“It sounds utopian,” I say.
“It is,” he says.
The passionate utopian in Bannon comes across in Room to Improve and it’s what makes it so enjoyable. The clash between his high-level vision and that of his less-aesthetically sophisticated clients can be very entertaining. He had previously been designing hospitals and schools but 14 years ago when he saw that Coco Productions were looking for a replacement for Roisin Murphy on House Hunters, he applied.
“I could just lie to you and say I had no interest in the telly, that I just wanted to be a serious architect, but then, why did I apply for it? I remember making the phone call thinking that I wasn’t that serious about doing it. But I was. There was something really intriguing about it. Room to Improve came the following year.”
The logic for Room to Improve at the time, he says, was that people were paying huge amounts of stamp duty on new houses, when they could have used the money to improve the ones they had. “RTÉ weren’t convinced I could do it by myself,” he says. “They weren’t convinced I was a strong enough character. There were all these talks about a psychologist or life coaches . . . And I suppose I’m not a natural presenter. I’m not hosting. I’m not a ‘ta-da!’ with the jazz hands kind of person. I think the audience feel like they’re dropping in on something that I’m involved in.”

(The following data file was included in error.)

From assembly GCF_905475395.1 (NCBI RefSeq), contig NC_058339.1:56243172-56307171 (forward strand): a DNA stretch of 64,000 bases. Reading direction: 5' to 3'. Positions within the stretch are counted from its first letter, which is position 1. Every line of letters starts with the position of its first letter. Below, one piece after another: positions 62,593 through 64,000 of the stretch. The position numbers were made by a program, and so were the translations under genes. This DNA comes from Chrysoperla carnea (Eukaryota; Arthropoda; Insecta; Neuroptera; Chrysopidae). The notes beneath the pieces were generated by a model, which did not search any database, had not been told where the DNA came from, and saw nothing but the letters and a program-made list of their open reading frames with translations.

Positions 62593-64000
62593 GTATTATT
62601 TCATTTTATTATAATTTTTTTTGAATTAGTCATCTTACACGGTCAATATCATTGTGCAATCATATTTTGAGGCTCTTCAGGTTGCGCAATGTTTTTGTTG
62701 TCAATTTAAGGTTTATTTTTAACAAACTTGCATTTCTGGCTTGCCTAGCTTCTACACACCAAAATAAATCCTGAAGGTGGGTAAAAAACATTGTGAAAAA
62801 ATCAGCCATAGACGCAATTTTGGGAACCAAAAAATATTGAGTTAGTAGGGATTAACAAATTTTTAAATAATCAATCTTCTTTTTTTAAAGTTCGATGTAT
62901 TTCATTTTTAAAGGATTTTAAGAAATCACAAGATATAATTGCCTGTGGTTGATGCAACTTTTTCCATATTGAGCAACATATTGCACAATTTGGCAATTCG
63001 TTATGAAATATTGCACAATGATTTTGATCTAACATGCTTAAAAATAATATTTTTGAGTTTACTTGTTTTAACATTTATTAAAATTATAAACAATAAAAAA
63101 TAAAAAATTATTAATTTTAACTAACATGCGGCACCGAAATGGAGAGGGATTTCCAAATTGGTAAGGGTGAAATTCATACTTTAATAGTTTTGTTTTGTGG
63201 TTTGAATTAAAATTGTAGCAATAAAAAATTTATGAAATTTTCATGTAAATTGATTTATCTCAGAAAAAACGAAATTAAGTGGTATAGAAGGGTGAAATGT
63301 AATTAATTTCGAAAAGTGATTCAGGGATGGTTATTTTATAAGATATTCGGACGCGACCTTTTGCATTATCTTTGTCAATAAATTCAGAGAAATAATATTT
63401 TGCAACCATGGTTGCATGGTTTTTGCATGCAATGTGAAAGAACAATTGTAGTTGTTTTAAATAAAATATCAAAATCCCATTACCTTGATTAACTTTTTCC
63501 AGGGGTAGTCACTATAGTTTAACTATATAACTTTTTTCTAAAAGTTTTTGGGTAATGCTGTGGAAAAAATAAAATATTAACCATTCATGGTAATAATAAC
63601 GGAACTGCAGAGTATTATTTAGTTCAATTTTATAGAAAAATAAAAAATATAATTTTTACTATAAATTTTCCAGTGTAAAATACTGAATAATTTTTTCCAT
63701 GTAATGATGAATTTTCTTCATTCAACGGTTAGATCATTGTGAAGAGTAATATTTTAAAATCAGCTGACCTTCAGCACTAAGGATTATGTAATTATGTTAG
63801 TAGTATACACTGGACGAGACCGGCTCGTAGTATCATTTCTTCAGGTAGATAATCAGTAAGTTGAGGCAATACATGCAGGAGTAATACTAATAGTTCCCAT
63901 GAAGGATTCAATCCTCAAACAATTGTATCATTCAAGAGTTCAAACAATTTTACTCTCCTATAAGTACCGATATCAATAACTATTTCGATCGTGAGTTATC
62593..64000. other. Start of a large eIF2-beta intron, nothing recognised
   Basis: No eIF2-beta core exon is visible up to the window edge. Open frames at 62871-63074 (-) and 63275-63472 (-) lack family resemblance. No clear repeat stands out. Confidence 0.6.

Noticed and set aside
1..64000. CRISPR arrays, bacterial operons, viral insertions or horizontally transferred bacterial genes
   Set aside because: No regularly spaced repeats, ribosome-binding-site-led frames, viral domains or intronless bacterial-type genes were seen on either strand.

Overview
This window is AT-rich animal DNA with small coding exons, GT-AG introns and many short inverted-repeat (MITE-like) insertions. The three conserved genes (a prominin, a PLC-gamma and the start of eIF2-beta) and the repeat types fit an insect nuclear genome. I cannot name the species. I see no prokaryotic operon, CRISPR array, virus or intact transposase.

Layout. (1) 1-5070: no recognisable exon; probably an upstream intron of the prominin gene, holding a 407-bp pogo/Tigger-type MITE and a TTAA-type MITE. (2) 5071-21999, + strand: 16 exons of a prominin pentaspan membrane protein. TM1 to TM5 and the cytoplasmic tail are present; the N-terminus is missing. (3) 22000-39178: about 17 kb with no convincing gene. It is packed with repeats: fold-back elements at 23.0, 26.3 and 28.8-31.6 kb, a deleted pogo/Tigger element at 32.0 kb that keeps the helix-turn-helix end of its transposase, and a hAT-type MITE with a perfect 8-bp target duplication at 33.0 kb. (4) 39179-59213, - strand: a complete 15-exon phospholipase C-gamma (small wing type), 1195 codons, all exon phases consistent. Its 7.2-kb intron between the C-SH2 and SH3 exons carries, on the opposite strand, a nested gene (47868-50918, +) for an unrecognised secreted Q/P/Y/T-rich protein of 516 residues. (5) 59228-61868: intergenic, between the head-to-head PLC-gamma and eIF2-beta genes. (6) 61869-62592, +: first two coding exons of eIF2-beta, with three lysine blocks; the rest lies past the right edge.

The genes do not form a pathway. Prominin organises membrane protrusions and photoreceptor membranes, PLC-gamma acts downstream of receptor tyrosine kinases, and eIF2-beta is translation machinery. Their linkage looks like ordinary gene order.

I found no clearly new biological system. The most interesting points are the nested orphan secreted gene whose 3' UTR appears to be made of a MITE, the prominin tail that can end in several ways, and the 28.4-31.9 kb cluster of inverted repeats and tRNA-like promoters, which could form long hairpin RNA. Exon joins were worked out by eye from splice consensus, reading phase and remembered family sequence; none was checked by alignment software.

We discuss the Irish culture of extension-building and how Room to Improve fits into that. “We had a bit of a habit in Ireland of redecorating and putting on an extension just because there’s a communion coming up,” he laughs. “There’s no other society that does that. And normally it plunges one room in the middle of the house into darkness. And they never use it, they just walk through to the new kitchen . . . Hopefully Room to Improve has shown that there’s other ways to do things.”
Irish tastes have changed, he says. I have joked in the past that Room to Improve is basically The Field without the Yank murder. He uses the analogy himself about Irish people and land. “It’s The Field,” he says. “First it was about owning a plot of land. And then it was about having a bigger plot of land.”
For a long time, he says, size was everything. Now, he says, people “want quality of space, as opposed to quantity of space. When I started off as an architect, it was all about ensuite bathrooms and conservatories. They had a list of spaces. But nobody ever described what the spaces were like. They just wanted to be able to say ‘I have a five-bedroom house, all ensuite’. I’ve learned far more from somebody describing a Saturday or a Tuesday to me about what they need, rather than ‘we need this and this’.”
But things have changed, he says. “Now people are saying, look, I’d love it to be filled with light. I’d like the rooms to be connected.” Lighting he jokingly refers to as “module one”. “I kind of think, ‘Have we done the light bit? Have we all got that?’”
Do they never say, ‘I would like it to be really dark’?
He laughs. “Those people go to the other architects. The dark architects.”
Does his desire to be seen as a good architect ever clash with the needs of good telly?
I never really missed [going out to] work. What’s far more important is human connection, your friends, your family